GOP proposal to cut jobless benefits could cost economy billions, says study

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The study measures the estimated effects of what advocates say is $2 in economic activity for every $1 the federal government spends.

The House measure continues federal unemployment benefits but cuts them from a maximum of 99 weeks down to 79 weeks on Jan. 1 and then to 59 weeks by the summer. The plan would determine each state's number of weeks by previous and current unemployment rates.

“Congress is facing what should be an easy choice,” Owens said. “Before Members leave for the holidays and return to their homes full of food and presents, they need to decide whether they support the unemployed and local communities with an unemployment safety net that is commensurate with the need out there," she said.

"Or, will they slash and burn, cutting benefits from precisely the workers and communities who have suffered the most.”

House Democrats, including Minority Leader Nancy Pelosi (D-Calif.), have said they oppose the 40-week cut to unemployment insurance while the jobless rate remains high. House and Senate Democrats have introduced legislation that would extend 99 weeks of benefits — including a maximum of 26 weeks of state benefits and 73 weeks of federal benefits — through 2012 at a cost of about $44 billion.

The Republican proposal reduces the yearly cost to about $34 billion, according to the Congressional Budget Office.

A vote is expected as early as Tuesday.

At a time when more than a third of the nation’s unemployed have been jobless for a year or more, eliminating more half of the unemployment benefits available for the long-term unemployed will also drive those workers and their families to greater reliance on dwindling state, local and community resources like food pantries and shelters, the report found.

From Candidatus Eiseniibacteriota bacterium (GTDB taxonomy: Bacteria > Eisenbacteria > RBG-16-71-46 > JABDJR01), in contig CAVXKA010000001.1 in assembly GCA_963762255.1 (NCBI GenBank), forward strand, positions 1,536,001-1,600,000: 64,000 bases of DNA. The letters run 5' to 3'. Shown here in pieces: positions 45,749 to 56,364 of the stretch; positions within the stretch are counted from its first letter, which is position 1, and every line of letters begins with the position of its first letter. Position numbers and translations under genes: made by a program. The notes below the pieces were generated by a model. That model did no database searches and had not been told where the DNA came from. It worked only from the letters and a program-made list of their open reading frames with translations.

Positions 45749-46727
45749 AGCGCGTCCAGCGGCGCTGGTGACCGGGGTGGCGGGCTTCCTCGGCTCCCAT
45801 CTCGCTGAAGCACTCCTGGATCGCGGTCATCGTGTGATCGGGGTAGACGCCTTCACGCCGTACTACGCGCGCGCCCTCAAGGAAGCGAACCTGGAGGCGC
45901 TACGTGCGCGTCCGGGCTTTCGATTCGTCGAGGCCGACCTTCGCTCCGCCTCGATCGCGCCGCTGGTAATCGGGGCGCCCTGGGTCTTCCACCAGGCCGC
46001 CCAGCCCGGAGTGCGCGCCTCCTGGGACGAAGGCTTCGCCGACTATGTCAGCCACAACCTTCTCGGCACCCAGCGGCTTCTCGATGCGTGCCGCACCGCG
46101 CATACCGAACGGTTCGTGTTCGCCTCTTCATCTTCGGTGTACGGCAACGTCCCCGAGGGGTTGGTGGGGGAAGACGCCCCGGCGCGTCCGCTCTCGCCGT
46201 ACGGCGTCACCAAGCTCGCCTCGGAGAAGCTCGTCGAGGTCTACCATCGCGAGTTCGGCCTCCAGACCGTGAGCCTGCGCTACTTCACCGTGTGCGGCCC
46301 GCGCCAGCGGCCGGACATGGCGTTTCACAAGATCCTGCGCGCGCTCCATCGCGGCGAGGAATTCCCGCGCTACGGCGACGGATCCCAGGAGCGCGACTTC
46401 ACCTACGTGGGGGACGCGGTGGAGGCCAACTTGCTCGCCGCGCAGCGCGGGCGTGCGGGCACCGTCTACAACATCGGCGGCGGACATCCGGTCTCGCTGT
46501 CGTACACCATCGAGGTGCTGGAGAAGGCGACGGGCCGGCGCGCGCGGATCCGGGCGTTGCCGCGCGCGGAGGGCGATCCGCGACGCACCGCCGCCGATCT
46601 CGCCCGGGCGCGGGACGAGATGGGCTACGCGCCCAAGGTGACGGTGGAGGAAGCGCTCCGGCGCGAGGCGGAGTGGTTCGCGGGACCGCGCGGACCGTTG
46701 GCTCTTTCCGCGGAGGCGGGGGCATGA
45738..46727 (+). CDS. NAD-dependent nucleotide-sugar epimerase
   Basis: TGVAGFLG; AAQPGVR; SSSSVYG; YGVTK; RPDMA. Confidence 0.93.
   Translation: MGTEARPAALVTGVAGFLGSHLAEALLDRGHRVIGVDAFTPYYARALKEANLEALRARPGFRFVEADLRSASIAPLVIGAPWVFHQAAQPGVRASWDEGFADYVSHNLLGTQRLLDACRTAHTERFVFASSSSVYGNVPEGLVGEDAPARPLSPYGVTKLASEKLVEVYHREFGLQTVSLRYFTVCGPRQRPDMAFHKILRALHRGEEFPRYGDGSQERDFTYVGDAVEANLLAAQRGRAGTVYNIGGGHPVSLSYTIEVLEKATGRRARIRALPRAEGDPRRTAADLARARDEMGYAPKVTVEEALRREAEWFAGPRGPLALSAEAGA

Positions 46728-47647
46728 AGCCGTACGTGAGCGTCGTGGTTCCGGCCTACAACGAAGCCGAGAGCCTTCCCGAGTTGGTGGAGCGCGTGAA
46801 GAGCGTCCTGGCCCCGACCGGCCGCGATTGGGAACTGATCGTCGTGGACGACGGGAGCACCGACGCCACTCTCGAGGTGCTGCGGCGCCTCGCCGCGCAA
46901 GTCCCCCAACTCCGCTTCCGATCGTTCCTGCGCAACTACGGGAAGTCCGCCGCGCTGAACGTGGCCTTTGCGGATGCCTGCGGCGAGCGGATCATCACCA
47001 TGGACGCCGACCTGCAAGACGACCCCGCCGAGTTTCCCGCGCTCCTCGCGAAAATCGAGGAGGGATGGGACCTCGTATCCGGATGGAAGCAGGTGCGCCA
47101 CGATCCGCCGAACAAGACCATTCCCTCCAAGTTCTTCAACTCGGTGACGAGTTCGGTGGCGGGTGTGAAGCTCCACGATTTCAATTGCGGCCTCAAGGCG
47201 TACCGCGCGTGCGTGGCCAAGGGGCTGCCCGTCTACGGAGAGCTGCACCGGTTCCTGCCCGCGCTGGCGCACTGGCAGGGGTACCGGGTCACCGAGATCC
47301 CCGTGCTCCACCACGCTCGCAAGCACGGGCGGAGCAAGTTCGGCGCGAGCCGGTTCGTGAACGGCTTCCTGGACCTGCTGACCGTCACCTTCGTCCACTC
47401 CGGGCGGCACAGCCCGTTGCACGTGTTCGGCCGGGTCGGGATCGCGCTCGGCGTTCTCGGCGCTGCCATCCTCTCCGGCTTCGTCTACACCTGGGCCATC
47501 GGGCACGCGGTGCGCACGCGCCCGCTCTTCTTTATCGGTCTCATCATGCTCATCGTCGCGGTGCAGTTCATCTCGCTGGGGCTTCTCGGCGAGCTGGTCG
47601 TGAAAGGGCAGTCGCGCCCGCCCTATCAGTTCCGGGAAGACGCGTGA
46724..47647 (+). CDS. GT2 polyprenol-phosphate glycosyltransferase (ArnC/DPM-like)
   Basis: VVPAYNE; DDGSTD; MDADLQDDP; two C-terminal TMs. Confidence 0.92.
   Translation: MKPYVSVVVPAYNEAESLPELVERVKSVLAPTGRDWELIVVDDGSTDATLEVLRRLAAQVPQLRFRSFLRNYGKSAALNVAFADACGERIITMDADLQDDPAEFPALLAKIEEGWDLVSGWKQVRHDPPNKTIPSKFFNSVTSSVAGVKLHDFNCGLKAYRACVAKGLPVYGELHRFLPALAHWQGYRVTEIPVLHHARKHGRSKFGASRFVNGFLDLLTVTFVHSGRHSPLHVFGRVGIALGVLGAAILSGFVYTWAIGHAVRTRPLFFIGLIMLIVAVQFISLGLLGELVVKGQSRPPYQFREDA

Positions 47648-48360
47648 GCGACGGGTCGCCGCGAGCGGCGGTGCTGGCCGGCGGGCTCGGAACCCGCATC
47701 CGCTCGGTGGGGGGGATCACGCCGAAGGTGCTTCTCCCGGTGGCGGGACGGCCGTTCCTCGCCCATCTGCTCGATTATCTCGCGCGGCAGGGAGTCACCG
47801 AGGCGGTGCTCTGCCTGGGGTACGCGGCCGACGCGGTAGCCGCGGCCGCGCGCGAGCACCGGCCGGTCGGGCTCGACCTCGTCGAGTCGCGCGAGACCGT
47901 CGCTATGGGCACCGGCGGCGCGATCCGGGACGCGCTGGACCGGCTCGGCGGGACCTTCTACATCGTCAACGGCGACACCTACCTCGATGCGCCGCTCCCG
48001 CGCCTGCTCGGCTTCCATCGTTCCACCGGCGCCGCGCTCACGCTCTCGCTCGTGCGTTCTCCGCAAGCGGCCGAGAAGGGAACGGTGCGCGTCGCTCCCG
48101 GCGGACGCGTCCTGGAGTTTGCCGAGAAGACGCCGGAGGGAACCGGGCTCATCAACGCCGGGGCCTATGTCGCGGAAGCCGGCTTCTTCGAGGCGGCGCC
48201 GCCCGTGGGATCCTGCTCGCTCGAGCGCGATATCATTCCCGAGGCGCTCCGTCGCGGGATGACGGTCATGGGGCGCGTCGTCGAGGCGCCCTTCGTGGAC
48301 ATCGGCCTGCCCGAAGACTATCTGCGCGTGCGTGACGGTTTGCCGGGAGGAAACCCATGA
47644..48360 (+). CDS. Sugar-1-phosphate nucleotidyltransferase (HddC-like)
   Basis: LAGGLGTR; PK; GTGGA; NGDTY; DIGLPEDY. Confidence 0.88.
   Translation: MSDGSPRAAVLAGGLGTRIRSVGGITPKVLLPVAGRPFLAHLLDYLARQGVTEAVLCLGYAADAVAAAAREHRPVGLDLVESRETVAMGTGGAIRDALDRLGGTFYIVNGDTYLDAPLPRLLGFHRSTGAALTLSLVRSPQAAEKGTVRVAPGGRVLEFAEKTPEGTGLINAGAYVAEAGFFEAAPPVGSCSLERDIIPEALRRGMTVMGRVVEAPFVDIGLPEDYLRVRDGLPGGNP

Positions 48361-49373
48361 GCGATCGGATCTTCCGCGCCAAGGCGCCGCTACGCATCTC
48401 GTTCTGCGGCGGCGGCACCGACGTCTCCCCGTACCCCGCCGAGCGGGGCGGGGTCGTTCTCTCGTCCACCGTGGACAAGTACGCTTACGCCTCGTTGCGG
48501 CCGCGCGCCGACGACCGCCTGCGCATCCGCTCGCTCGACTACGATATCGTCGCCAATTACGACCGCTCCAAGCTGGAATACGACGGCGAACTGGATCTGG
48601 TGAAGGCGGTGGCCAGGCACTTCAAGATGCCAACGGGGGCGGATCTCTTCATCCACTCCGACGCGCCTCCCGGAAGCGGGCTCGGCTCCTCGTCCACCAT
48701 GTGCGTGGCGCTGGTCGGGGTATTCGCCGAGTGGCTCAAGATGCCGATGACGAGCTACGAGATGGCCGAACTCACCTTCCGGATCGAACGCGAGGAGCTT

The report also found that the reduced level of income support in the legislation would further strain state and local budgets due to the loss of payroll taxes, sales taxes and other revenue generated by spending on local goods and services.

In addition, the analysis found that the GOP bill would put additional burdens on states to oversee new eligibility requirements for workers — including a high-school diploma or GED — and states that eligible workers must be in a GED program if they haven't completed high school.

The report called a proposed new drug-testing provision "a deep affront to the character of millions of Americans who desperately want to get back to work."

"Devising new ways to insult the unemployed only distracts from the current debate over how to best restore the nation’s economy to strong footing and the discussion over how to best support the unemployed and get them back to work," the report found.

Unemployed workers in the following states would lose access to 40 weeks of unemployment insurance: Alabama, California, Connecticut, Florida, Georgia, Idaho, Illinois, Indiana, Kentucky, Michigan, Missouri, Nevada, New Jersey, North Carolina, Ohio, Oregon, Rhode Island, South Carolina, Tennessee, Texas and Washington.